Finding Romania’s hidden labor force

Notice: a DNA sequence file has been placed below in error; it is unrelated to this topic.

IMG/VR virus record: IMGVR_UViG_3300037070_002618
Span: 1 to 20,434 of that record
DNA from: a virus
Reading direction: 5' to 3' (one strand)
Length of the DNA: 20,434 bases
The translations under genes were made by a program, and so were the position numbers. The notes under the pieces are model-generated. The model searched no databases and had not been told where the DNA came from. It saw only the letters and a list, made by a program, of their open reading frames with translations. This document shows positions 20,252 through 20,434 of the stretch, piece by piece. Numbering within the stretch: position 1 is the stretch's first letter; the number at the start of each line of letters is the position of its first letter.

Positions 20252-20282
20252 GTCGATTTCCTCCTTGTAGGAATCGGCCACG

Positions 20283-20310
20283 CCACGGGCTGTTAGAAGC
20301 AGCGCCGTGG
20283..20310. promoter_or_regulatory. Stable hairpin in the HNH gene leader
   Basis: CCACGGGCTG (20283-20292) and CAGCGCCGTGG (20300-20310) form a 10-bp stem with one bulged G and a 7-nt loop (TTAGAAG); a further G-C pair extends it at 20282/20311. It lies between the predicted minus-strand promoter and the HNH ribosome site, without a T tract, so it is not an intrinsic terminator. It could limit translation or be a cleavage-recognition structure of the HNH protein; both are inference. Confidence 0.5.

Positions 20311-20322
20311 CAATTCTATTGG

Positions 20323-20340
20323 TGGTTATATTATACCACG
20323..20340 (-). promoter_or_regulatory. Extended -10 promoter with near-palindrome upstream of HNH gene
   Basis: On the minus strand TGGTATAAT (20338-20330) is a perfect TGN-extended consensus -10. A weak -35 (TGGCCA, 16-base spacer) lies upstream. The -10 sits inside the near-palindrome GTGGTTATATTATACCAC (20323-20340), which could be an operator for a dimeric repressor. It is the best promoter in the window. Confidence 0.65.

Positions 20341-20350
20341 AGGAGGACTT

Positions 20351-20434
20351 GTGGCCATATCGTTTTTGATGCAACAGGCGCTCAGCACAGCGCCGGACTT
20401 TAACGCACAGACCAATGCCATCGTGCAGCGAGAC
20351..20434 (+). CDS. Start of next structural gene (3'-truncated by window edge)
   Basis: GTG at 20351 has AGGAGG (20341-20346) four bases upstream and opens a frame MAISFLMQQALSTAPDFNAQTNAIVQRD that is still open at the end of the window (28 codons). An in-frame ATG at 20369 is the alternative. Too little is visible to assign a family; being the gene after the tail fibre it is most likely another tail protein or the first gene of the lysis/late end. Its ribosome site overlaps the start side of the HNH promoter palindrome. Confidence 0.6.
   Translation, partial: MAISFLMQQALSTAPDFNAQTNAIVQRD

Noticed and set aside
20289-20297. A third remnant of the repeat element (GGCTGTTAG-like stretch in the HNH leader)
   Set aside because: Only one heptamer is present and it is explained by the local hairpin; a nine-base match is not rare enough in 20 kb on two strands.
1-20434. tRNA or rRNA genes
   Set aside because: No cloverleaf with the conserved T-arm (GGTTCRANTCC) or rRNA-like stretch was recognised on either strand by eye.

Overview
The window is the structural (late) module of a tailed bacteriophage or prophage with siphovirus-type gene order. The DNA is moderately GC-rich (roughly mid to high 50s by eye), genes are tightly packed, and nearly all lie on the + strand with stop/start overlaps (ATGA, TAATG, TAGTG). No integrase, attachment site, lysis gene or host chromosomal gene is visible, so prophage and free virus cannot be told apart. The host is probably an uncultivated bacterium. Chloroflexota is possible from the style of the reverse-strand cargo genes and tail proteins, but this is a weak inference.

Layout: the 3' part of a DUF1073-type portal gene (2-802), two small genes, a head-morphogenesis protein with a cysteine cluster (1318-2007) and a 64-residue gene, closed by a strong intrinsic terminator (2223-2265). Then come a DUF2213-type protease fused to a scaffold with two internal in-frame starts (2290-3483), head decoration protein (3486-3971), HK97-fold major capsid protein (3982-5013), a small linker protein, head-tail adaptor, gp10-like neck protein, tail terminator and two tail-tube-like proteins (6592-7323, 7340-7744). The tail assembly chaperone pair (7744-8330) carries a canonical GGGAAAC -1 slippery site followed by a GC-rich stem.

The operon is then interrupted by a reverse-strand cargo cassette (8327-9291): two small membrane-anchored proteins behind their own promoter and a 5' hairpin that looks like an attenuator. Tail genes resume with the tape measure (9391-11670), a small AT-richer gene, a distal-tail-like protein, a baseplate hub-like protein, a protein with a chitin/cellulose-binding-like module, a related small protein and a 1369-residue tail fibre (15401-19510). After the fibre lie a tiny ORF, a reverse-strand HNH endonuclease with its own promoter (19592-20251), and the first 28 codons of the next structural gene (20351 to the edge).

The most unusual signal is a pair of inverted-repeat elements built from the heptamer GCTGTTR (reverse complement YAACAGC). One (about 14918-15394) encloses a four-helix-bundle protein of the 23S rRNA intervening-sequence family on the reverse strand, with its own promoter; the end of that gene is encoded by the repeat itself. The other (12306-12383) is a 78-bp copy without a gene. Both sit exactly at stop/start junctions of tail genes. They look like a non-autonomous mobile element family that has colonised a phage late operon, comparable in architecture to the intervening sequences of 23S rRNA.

CLUJ, Romania – The tiny village of Jucu in northwestern Romania, which will host a new factory making Nokia mobile phones, currently earns its livelihood from farming vegetables such as peppers, tomatoes and eggplant. It doesn’t have a full-time doctor, a schoolhouse or indoor toilets. Some 60 houses don’t have running water. But it still has relatively cheap labor. A decision by the Finnish mobile handset giant to move a major production line to Romania this year sparked rage in Germany over job losses, but in the nearby city of Cluj in Romania, it calmed fears that foreign investment was drying up. Over the past year, alarm bells have been sounding all around Eastern Europe about a rising shortage of labor that may stunt the growth and long-term development prospects in some of the poorer regions. «In our area, we are only missing workers in the construction sector,» Nicolae Beuran from the Cluj Chamber of Commerce told Reuters. «Many builders went to Germany, some went to Spain or wherever else they got paid more.» The fears are that ballooning wages and migration to Western labor markets have eroded the competitiveness of manufacturing in Eastern Europe and could stop an influx of foreign cash. Industry observers say Romania is missing hundreds of thousands of workers in some sectors since migration depleted the work force. Roughly one in 10 Romanians lives abroad. But Nokia appears to have found a pocket of labor supply around Cluj, a Transylvanian university town dating back to the Roman era, where residents hope that thousands of graduates will attract foreign cash and well-paid jobs. «We can offer what we have,» said Beuran. «We are a big university center and have 100,000 qualified students.» Even though unemployment is as low as 3 percent in Cluj, local officials say foreign investors are managing to attract labor by paying more than local employers. Average pre-tax salaries are -450 a month in Cluj – one seventh of levels in Germany’s state of North Rhine-Westphalia which includes Bochum, the economically depressed region that Nokia is to quit for Romania. The pay is still low despite Romania’s double-digit real wage growth in recent years as it speeds up toward Western European living standards and taps cash from the European Union. Some foreign manufacturers complain about skill shortages, while the state Employment Agency in Cluj says there is a «crisis» in the labor market. But city authorities say there is more foreign investment in the pipeline. According to city council head Marius Nicoara, Cluj is talks with several companies, including a large US firm in the auto industry which wants to invest $200 million. «We are in advanced discussions with other investors but can’t offer them as much land and electricity as they want. So we are in a great position to choose,» he said. For Cluj and the impoverished countryside surrounding it, Nokia’s -60 million investment spells a promise of much-needed government cash, modernization and basic facilities. «We need many things here and I hope they will be resolved faster thanks to Nokia,» said Jucu Mayor Dorel Pojar. «Since its arrival, there is a prosperous future ahead of us.» He hopes the Bucharest government will funnel more cash and faster for development projects and infrastructure to spruce up the area, a long valley surrounded by farmland and barren, grayish-brown hills. Local authorities in Cluj say they are investing dozens of millions of euros on infrastructure projects in the region, building up roads, water networks and industrial parks to bring in foreign manufacturing. A multibillion-euro highway project connecting central Romania with Western Europe through Hungary is planned to run just kilometers away from Jucu. Nokia, which plans to start production in Jucu in the first quarter, reported a 57 percent rise in its October-December earnings per share yesterday, with booming demand in emerging markets boosting its global market share to 40 percent. The company declined immediate further comment on its choice of Romania, but has said the move aimed to lock into lower wage costs to defend its profit margins: at just under 24 percent on cell phones, these are already much stronger than its rivals.